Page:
Robin Hoods Stride | Peak District Towns and Villages | Staffordshire | Derbyshire | England | UK
Peak District Towns and Villages: Robin Hoods Stride
Villages around Robin Hood's Stride
In the 18th century Aldwark was a busy staging post for stagecoaches plying the Buxton - Derby route, and had several inns, but these have all closed and now it is a peaceful and secluded farming hamlet.
Aldwark Photo Gallery - click on the images to enlarge
|Birchover is larger than first appears, with rows of cottages clustered along a road which heads straight up the hillside to the historically significant Stanton Moor. It is a very good centre for exploring both Stanton Moor and Harthill Moor on the opposite side of the valley.|
At the bottom of the village is the Druid Inn and there is a church hidden in a hollow below it. The church has some unusual paintings which seem more appropriate to the namesakes of the Inn than a church. Behind the Druid Inn is Rowtor Rocks, a small gritstone tor with a fine view similar to the better-known Robin Hood's Stride across the valley from it. It contains several finely balanced rocking stones which can be moved by the application of a shoulder. One of these could once be moved easily by hand, but was shifted from its position as a prank by fourteen young men on Whit Sunday 1799 and although it was replaced it is not now so finely balanced. The steps and seats which are carved out of the rock here were the work of the Reverend Thomas Eyre, the builder of the village church.
At the top of the village there is an active and important stone-cutting works and behind this are quarries where high-quality gritstone is extracted for building purposes.
Birchover Photo Gallery - click on the images to enlarge- Click Here for a slide show
|After the bustle and noise of Matlock Bath it comes as a surprise to find just over the hill a peaceful village like Bonsall nestling in a deep dale. Bonsall is a village of many parts; The steep road up from the Via Gellia is called The Clatterway. At the village green The Dale splits off to the left while the High Street carries on all the way to Town Head. Between Town Head and The Dale is Uppertown while just along from The Dale is the hamlet of Slaley. |
Bonsall has a long lead-mining heritage and once boasted five pubs. The moor above is pock-marked with the remains of lead-mines and the village comprises mainly small lead-miners and weavers cottages.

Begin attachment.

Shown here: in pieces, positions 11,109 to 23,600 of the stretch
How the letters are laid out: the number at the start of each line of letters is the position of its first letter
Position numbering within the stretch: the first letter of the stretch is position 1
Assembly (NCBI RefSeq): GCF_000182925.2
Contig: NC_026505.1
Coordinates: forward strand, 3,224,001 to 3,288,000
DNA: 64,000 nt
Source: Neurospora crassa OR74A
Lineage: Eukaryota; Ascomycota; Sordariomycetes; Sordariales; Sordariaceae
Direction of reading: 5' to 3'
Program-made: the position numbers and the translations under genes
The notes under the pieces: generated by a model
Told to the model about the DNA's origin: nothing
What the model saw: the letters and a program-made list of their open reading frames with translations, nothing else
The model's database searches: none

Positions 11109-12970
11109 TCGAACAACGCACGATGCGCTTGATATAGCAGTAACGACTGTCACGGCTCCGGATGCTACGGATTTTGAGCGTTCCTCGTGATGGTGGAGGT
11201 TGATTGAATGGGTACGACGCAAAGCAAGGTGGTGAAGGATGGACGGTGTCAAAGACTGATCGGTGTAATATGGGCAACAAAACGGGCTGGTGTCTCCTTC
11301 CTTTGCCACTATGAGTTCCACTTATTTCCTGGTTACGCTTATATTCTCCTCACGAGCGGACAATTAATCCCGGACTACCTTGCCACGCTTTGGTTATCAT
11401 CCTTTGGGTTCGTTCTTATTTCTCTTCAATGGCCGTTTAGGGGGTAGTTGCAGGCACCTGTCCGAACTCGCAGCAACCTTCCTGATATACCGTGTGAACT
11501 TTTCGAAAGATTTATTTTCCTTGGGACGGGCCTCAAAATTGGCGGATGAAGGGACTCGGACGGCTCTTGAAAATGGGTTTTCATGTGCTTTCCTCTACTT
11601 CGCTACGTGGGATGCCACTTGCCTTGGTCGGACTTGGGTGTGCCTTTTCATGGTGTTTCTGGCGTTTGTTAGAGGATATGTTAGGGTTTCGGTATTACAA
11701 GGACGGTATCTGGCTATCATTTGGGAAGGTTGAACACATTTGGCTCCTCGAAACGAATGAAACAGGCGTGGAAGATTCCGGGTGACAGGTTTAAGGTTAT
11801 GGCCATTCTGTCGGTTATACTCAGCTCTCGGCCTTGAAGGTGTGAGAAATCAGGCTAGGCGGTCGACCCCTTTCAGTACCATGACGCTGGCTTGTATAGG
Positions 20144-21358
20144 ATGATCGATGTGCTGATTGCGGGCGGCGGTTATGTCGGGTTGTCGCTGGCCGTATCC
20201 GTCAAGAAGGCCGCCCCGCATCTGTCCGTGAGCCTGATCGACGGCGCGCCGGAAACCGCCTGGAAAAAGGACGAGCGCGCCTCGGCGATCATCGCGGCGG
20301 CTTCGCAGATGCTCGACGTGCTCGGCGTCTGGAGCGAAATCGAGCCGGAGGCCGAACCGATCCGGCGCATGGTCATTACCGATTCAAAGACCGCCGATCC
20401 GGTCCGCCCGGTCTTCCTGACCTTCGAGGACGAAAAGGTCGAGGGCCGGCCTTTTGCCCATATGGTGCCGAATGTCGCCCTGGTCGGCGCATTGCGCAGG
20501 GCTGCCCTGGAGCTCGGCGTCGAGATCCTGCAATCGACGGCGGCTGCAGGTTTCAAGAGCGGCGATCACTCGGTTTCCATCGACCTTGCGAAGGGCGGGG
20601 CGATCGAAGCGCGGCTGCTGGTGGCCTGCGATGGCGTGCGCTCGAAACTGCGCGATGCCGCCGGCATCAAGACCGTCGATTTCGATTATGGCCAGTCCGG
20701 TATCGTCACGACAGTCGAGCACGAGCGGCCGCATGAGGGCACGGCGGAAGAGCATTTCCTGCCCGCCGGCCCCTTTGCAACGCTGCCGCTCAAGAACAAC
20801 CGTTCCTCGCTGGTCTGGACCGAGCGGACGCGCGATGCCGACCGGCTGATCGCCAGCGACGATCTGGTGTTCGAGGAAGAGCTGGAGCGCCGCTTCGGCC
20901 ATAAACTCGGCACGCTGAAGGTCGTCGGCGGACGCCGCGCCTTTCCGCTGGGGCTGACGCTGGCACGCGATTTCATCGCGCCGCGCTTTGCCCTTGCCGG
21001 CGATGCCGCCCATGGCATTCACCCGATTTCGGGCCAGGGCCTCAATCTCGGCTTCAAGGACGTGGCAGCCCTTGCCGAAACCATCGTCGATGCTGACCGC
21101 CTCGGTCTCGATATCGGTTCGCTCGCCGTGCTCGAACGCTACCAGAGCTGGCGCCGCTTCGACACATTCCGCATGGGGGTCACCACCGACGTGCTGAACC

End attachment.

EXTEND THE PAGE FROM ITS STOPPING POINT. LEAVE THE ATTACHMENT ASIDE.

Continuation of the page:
At the centre of the village is an old market cross on a circular base of steps outside one of the two remaining pubs, The King's Head, dating from 1677. Just along church lane is the Victorian church, which overlooks the village. Over in The Dale is the other remaining pub, The Barley Mow, which hosts the annual Bonsall Chicken Race on the first Saturday in August.
Bonsall Photo Gallery - click on the images to enlarge- Click Here for a slide show
|Darley Dale is a long, drawn out Derwent Valley settlement that lies A6 to the north-west of Matlock. It is principally residential now but was the location of the Mill Close Mine - the last major lead mine in the Peak, which closed in 1939. Now there is a lead smelter on the site. Largely ignored by the traffic passing through it nonetheless has some very interesting nooks and crannies. The old town is down and to the west of the road towards the river and the parish church has a Norman font and a very old and impressive yew tree with a 33-foot girth. The tree is claimed to be over 2,000 years old. On the main A6 road above the church is the Whitworth Institute, founded by Sir Joseph Whitworth, a local industrialist and local benefactor.|
Either side of Darley Dale there are excellent walking prospects and scenery. To the West is Stanton Moor with both ancient and industrial heritage while to the east is the much quieter Fallinge Edge, now largely accessible thanks to the CROW act. Both Stanton and Fallinge are gritstone and sport incredible heather in late July and August.
Darley Dale Photo Gallery - click on the images to enlarge- Click Here for a slide show
|Elton is a pretty village constructed of a warm-coloured local sandstone. It is situated on the hillside looking down towards Youlgreave and Stanton-in-the-Peak and the views from nearby Blake Low are particularly fine. Robin Hood's Stride and Cratcliff Tor are within easy walking distance.|
The village is situated just off the Iron Age road known as The Portway, and that and the presence of local springs probably accounts for its existence here, placed high on the hillside in an otherwise exposed position. It was a lead-mining centre in the 18th and 19th centuries and the church, which dates from 1812, replaced an earlier building which collapsed in 1805 due to mining subsidence.
At the village centre there is a pub and a cafe, while further along the main street there is a the former Elton Hall which until recently was a Youth Hostel.
Elton Photo Gallery - click on the images to enlarge- Click Here for a slide show
Grangemill & Ible
|Grangemill is situated at a crossroads on the Via Gellia, the A5012 road from Cromford to Buxton. There are a few houses, the former mill, and a pub called the Hollybush. |
Ible is situated on the hilltop just to the east. Relatively untouched and untroubled, it is one of the Peak's best hidden little hamlets, with a small cluster of farms on a bluff overlooking the Griffe Grange Valley below.
Middleton by Youlgreave
The most notable feature of the village is the grave of Thomas Bateman (1820-61), an important local archaeologist and excavator of some 500 local barrows. Though he took some care to record and analyse his finds, his methods were unfortunately not nearly as scientific as modern techniques, and he was known to have excavated as many as five barrows in one day. Many of his finds are now in Sheffield Museum, and some in the British Museum. He is buried in a field behind the former Congregational chapel, in a small enclosure surrounded by cast-iron railings. A barrow would perhaps have been more appropriate.